Transparency take 2 – Oxfam publishes its second batch of IATI-compliant data
Paul Clough Head of International Finance
9th Aug 2012
As Oxfam GB publishes its second batch of IATI-compliant data, Paul Clough explains our motivation for signing up to the transparency initiative.
Back in November of 2011 ahead of the Fourth High Level Forum on Aid Effectiveness in Busan, Oxfam GB became one of the first INGOs to publish our programme data to IATI, the International Aid Transparency Initiative standard.
The IATI standard was agreed in February 2011 when donors, developing country governments, civil society and aid information experts agreed on a common, open, international standard for publishing more, and better, information about aid. IATI's aim is that those involved in aid programmes will be able to better track what aid is being used for and what it is achieving. Improved transparency should help partner governments to manage aid resources more effectively and help to monitor effectiveness and even reduce the scope for corruption.
Today we're releasing our second batch of IATI-compliant data including financial year 2011/12, which for the first time includes information about our campaigns, as well as our international projects. The new data covers 1,343 projects in 56 countries and is available as an Excel file on this website or in XML from the IATI registry.
Some projects have been omitted from publication to avoid any risk to staff security or harm to our operations. The criteria for the exclusions from publication are outlined in our Open Information Policy.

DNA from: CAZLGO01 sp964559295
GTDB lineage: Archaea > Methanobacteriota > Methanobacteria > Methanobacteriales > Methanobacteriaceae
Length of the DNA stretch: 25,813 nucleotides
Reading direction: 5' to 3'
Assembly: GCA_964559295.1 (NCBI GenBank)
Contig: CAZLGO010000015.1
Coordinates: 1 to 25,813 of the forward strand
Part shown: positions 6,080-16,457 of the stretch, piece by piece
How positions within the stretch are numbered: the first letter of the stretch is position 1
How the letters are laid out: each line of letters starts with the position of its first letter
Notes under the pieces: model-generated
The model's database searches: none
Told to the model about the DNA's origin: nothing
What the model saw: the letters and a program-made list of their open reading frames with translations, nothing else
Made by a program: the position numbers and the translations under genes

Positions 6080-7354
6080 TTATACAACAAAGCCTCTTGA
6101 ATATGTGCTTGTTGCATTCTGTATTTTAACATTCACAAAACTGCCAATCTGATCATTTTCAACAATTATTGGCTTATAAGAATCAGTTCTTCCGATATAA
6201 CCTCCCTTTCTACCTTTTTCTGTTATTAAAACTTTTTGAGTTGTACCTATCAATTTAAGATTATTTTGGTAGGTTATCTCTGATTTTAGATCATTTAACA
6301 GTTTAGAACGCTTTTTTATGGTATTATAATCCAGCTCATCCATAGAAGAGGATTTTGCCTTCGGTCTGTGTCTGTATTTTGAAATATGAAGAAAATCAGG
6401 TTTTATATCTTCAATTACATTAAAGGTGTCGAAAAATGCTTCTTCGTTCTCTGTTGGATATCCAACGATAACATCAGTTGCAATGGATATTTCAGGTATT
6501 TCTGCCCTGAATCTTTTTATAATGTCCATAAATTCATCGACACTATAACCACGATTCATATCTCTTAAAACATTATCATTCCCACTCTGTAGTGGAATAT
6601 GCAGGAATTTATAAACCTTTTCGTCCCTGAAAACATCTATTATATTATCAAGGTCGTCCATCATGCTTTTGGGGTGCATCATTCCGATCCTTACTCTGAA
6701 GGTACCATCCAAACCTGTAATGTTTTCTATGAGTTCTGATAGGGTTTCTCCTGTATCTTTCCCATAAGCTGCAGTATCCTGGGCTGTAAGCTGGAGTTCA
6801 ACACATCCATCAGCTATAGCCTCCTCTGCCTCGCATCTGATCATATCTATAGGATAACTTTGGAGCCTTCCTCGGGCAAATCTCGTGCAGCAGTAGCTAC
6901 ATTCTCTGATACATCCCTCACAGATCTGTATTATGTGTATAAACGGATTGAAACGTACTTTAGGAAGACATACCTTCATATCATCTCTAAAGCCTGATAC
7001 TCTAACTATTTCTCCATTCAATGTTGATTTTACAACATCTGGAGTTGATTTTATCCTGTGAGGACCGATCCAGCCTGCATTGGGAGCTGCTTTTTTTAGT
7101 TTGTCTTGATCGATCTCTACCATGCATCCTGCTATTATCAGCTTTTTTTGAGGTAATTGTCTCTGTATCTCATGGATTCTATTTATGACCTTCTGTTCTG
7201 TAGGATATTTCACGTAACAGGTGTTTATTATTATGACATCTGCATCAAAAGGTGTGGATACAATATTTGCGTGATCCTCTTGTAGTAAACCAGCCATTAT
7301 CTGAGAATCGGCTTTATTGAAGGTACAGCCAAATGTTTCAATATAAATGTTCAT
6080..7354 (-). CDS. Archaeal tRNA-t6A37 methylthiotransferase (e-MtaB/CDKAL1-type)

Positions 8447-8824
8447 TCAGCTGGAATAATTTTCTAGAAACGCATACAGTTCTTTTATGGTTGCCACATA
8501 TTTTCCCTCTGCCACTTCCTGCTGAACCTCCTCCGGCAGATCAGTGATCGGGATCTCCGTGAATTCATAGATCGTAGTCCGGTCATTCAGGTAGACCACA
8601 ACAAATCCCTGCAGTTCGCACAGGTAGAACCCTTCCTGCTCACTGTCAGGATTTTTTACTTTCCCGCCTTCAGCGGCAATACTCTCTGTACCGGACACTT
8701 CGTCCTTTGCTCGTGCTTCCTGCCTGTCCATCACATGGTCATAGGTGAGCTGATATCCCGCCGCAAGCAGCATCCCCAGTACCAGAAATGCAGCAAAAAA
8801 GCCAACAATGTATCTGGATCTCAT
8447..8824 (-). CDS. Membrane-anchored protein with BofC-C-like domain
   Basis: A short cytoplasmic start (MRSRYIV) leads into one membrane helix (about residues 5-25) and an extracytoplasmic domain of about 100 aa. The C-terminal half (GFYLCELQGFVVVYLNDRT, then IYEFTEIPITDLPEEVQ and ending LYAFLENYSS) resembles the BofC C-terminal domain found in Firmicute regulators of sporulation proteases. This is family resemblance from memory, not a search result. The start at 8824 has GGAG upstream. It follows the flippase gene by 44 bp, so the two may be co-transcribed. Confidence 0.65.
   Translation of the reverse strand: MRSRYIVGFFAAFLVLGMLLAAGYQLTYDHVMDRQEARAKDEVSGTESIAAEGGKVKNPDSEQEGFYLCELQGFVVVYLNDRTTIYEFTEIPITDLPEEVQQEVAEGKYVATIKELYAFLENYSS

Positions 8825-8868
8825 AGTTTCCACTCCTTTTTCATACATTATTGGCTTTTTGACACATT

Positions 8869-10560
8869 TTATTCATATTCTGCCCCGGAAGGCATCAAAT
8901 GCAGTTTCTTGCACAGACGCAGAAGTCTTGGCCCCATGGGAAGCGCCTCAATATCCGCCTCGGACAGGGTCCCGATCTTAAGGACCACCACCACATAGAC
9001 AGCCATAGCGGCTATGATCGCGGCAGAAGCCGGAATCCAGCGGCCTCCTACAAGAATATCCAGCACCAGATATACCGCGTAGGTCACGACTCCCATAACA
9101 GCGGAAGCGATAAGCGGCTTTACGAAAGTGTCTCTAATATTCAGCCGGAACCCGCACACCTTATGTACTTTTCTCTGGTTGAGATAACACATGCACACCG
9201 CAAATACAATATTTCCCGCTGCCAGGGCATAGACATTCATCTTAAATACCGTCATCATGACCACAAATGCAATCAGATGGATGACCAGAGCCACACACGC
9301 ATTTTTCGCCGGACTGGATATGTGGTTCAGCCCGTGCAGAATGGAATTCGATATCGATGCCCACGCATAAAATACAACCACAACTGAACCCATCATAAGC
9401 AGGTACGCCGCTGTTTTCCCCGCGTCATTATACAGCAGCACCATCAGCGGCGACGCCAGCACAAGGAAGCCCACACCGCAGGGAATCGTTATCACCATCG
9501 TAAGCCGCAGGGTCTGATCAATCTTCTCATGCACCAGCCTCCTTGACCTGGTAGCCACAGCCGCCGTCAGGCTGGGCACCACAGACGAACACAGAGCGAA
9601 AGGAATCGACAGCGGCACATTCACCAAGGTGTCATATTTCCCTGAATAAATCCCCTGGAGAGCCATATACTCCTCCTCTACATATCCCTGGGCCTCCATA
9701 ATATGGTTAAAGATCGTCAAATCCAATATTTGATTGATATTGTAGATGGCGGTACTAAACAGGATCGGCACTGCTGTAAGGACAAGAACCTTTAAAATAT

The motivation behind publishing our data in this way is to improve understanding of our work and our accountability. We are committed to being accountable to our key stakeholders, in particular people living in poverty and believe that ultimately greater transparency will improve the quality of aid, for the good of both donors and beneficiaries.
In addition to the data we are sharing today, we're also aware of the need to publish relevant project documents. In 2010 we made a selection of programme evaluations public for the first time. There are now 102 evaluation reports available to download from our website. We expect this number to grow as we strive to implement our Evaluations Policy and be increasingly transparent about the impact of our programmes.
Making sense of the numbers
There is growing awareness, including within the UK Government, that just dumping 'raw' data isn't enough for transparency, and the open nature of the IATI data format means that third parties can mine the data to draw meaningful conclusions from it.
Since we published our first batch of data, a number of tools and applications have been developed using IATI data, including the AidView.net data visualisation platform. This tool enables users to filter data by sector, country and funder, it's an open source prototype and the authors are open to feedback about how the tool should be
developed in future.
The platform is worth exploring for anyone involved in aid information, whether at a research, policy or practitioner level. Or even if you're just an unashamed data fan!
Our work on IATI and Open Information
Download Oxfam programme data (XLS 469KB)
View Oxfam programme data in the IATI registry